Flat Top, on the other hand, is on DOC land. All the trails on the hill you will be able to find on Trail Forks as they are all legal and sanctioned. Although they never started that way. The Roxburgh Gorge Trail opening up is what really started the Flat Top movement. This trail gave a way to ride out and back to town. Not long after opening, Phil, Dave and the crew started poking about. They scratched out an exceptional bit of trail down the face of the hill to the river trail. These tracks were Ledge of Death to Rock of Doom. It wasn’t long before DOC picked up on this trail. DOC had a meeting with the MOA, ‘Mountain Bikers of Alexandra’, which subsequently led to a land management agreement between MOA and DOC. DOC gave MOA the go ahead to build legal, sustainable trails on Flat Top Hill. Now you can find seven legitimate trails on Flat Top. It’s all signposted with markers to help guide you around the loop. But don’t think that you aren’t getting the creme de la creme just because they are legal, marked trails on DOC land. Far from it. There are some flipping incredible trails up there. I love parking up at the car park right next to Butchers Dam and heading up the wiggly switchback climb to the start of ‘Black and Blue’. A quick buzz down upper Black and Blue then on to Ledge of Death to Rock of Doom. (Yup, there’s some zest in these trails). This takes you down to the Roxburgh Gorge Trail. Head along this the opposite way from Alex and you’ll find a climb to take you back up to the start of Black and Blue. This time around, hit the whole Black and Blue, back down to the carpark, and be sure to also hit the bonus lines. Just make sure you look before you leap. It’s a tremendous loop that has a bit of everything for all abilities.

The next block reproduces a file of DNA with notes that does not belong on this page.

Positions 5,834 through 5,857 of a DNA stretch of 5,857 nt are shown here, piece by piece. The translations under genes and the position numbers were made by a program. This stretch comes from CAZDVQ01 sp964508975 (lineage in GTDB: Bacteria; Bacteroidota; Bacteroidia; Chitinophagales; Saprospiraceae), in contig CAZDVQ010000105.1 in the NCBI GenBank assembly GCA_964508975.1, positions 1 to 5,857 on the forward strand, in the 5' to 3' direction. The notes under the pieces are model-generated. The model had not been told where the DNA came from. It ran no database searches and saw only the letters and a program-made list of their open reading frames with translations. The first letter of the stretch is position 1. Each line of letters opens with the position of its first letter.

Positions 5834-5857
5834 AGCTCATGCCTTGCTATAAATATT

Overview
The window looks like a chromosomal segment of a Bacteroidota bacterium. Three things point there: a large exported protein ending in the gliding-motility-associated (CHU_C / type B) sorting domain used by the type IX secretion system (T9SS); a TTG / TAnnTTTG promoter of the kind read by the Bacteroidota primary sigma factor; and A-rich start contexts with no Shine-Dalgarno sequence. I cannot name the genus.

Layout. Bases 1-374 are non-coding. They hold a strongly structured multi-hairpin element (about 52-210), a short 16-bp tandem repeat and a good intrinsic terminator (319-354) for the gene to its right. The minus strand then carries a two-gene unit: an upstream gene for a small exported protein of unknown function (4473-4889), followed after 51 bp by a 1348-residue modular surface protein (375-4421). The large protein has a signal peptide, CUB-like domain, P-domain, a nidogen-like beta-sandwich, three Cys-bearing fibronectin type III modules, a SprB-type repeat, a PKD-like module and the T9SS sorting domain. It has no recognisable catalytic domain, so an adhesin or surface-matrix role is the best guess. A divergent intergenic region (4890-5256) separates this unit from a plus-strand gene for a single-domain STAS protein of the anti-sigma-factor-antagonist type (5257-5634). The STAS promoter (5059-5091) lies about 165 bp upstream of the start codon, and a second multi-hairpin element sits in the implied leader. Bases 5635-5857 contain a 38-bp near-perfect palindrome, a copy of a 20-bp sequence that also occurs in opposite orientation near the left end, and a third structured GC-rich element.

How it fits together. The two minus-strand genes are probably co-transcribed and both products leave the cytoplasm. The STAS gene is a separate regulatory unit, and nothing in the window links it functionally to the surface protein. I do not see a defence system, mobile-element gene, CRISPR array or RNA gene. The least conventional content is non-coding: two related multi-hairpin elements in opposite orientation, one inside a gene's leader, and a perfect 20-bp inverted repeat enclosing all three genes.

For me, though, the real Alexandra riding experience is behind the clock. Here lies Matangi Station MTB. In 2021, the trails became established and legitimised when the farm owners saw the value in mountain biking and what it brought to the town. Before 2021, the tracks were there, but they were all illegal. The farmers that owned Matangi would kind of turn a blind eye to it. Nothing was marked; you had to be a local to know where you were going. No maps, no signposts, no trail heads. Locals only. If you didn’t know there was riding out there then, you would never know. The Linger and Die (now in its 26th year) was the one race a year where you would be able to get out and have a route to follow, following the pink dots to make it down. Since Matangi Station MTB made the trails official, there has been a big investment in infrastructure of the trail network. There is an extensive trail map, and the trails are all signposted with arrows pointing you in the right direction. Stiles have been put in to help get across the fences. There is a massive table at the top of the hill with a post showing lots of iconic riding spots across the world, including my old stomping ground, Innerleithen. Some of the trails have also had a lot of work making them more sustainable for the future. Passes to ride Matangi can be purchased at Henderson Cycles and Willbike Cycling Central Otago, as well as at the Foursquare and Unichem Pharmacy.

So, what’s the riding like in Matangi Station MTB? Well, I needed a reminder. It had been about three years since I’d last been across to Alex. Having spent the last two years living in the Capital (Wellington), I rounded up some mates and we hit the road to Alexandra. We left on a Saturday afternoon and stayed at the Antique Lodge, in Clyde. A great little spot for the evening, it gave us the full day to make the most of Alex. If we weren’t local-ish it would have been the perfect location to base ourselves for the weekend, as we could spend the day shuttling Clyde DH on one of the days and ride Alex on the other. Breakfast was provided, bright and early, and to let us make the most of the Sunday. Fizz, the host, showed us her gin tasting bar — just to give us the full experience of the place. Definitely a top spot on the list of places to base the weekend out of. We set off on the short drive to Alex to meet up with Phil. It has been years since I had ridden with Phil, so I was looking forward to catching up and trying to hold his tail while he effortlessly guided his bike through the rocks, turns and rolls. Our crew for the day was Phil Oliver, Jimmy Ramsay, Craig Munro, Luci Vo and, later, Ashton Oliver (Phil’s son) would join us. We parked up at Phil’s and rode through town to the Industrial Eater Cafe to pick up some lunches to take with us. An inversion layer had happened during the night, so the town was covered in cloud and fog. There was a grey, moody monotone feel about the place. The streets were quiet, almost lifeless. It seemed like we might have been the only people up and about. After picking up lunch, we set off on our way to the top of Matangi Station MTB.